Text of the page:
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AFMR Eastern Region Annual Meeting Abstracts

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1: VITAMIN D INSUFFICIENCY IN AFRICAN AMERICAN CHILDREN WITH FOREARM FRACTURES

L.M. Ryan1,2, R. Freishtat1, J. Wright1,2,5, J. Chamberlain1,2, C. Brandoli3, L. Tosi3, R. Freishtat4, E. Hoffman4. 1Emergency Medicine, Children's National Medical Center, Washington, DC; 2Research Center for Health Services and Community Research, Children's National Medical Center, Washington, DC; 3Orthopaedics and Sports Medicine, Children's National Medical Center, Washington, DC; 4Research Center for Genetic Medicine, Children's National Medical Center, Washington, DC; and 5Child Health Advocacy Institute, Children's National Medical Center, Washington, DC.

Purpose of Study

Half of all children fracture a bone; of those, nearly 40% sustain additional fractures. Fracture rates are increasing. Poor vitamin D status increases fracture risk in infants and adults. The relationship between vitamin D status and childhood fractures has not been investigated. We hypothesize that pediatric fracture cases have an increased prevalence of vitamin D insufficiency compared to fracture-free controls.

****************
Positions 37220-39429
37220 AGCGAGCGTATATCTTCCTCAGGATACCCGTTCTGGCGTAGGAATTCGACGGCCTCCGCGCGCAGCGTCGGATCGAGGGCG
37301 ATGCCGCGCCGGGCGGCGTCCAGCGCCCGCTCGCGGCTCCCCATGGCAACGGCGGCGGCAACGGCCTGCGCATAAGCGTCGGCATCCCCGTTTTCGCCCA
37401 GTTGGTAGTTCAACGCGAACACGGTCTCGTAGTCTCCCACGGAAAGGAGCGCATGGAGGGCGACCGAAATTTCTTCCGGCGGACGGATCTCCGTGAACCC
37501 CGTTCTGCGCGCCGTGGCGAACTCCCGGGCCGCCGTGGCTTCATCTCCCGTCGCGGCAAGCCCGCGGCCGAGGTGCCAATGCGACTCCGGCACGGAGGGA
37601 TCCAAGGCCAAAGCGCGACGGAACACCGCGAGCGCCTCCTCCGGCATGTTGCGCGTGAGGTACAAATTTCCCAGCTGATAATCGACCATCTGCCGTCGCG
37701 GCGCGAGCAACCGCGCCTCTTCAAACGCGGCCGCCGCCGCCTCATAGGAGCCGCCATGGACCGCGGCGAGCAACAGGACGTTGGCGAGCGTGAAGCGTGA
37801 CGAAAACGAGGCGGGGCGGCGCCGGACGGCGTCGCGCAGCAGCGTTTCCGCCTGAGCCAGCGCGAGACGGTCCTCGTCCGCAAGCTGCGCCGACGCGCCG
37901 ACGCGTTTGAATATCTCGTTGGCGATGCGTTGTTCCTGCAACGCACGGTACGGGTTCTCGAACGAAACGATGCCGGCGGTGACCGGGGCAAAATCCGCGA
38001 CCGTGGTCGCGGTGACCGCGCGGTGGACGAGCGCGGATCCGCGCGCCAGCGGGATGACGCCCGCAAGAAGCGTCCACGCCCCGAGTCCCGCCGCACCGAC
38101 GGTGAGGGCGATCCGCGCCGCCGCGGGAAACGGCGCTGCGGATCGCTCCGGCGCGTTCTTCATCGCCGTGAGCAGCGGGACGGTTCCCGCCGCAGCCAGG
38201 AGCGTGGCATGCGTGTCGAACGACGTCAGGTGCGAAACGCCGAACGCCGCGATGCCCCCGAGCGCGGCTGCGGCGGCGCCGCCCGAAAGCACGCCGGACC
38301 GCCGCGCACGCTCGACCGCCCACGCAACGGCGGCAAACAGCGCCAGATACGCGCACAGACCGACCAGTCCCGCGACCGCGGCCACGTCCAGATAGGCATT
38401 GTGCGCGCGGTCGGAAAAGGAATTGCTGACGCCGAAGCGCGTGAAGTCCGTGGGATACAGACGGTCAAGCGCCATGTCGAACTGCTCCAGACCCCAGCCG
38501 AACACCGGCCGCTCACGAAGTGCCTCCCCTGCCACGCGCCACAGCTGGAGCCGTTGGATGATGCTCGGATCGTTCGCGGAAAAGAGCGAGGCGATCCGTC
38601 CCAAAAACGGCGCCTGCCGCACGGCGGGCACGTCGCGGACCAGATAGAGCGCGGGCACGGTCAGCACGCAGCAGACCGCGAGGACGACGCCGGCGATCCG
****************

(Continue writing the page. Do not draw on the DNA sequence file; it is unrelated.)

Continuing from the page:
Methods Used

This case-control study is enrolling cases (African American children, ages 5-9 years, with forearm fracture) and fracture-free controls. Evaluation includes measurement of serum 25-hydroxy vitamin D level and BMD by dual energy xray absorptiometry (DXA) scan. Univariable and multivariable analyses are used to test the associations between fracture status and the independent variables serum vitamin D level and BMD with control for confounders.

Summary of Results

To date, 31 cases and 7 controls are enrolled. The mean ± SD case age is 7.2 ± 1.4 years; 55% are male. The mean control age is 6.4 ± 1.3 years; 57% are male. The mean 25-hydroxy vitamin D level for cases is 21.5 ± 7 ng/mL (n=23). This mean is at the cutpoint for vitamin D insufficiency [serum 25-hydroxy vitamin D level<20 ng/mL]. Ten cases (43%) are vitamin D insufficient. The mean 25-hydroxy vitamin D level for controls is 29 ± 3.3 ng/mL (n=4) …

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